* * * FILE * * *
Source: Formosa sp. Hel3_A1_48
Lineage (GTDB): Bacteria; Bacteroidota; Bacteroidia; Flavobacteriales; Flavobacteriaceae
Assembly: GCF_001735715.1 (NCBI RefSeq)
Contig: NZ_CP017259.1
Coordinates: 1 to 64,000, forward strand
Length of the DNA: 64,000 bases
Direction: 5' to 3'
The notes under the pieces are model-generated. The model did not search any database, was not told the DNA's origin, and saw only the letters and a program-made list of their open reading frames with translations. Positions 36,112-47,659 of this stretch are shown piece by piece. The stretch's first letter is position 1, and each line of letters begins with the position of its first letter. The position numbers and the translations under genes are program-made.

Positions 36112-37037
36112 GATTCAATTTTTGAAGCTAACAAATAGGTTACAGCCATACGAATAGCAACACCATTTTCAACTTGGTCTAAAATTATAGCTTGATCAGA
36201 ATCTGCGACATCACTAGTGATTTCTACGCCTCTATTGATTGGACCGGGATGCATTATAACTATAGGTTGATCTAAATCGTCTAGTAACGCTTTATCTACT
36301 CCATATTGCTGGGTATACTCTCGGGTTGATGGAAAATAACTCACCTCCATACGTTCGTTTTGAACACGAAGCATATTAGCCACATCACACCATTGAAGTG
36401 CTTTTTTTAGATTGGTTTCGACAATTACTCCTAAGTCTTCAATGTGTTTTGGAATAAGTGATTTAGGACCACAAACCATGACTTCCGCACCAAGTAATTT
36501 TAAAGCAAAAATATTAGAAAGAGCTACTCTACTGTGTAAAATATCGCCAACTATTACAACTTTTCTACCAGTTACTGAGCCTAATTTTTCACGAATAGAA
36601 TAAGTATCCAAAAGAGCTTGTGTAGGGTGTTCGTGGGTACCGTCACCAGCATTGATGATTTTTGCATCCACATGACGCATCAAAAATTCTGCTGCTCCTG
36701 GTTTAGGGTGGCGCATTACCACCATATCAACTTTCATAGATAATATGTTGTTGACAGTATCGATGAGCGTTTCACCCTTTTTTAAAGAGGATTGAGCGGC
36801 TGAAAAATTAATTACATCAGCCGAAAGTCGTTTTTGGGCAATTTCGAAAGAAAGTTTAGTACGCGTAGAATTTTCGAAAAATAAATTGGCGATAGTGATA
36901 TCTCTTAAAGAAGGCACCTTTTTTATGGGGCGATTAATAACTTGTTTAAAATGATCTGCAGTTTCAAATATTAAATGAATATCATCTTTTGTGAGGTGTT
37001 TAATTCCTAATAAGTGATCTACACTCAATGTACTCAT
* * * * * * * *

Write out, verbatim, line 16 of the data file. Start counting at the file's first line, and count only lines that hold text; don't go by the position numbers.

36701 GTTTAGGGTGGCGCATTACCACCATATCAACTTTCATAGATAATATGTTGTTGACAGTATCGATGAGCGTTTCACCCTTTTTTAAAGAGGATTGAGCGGC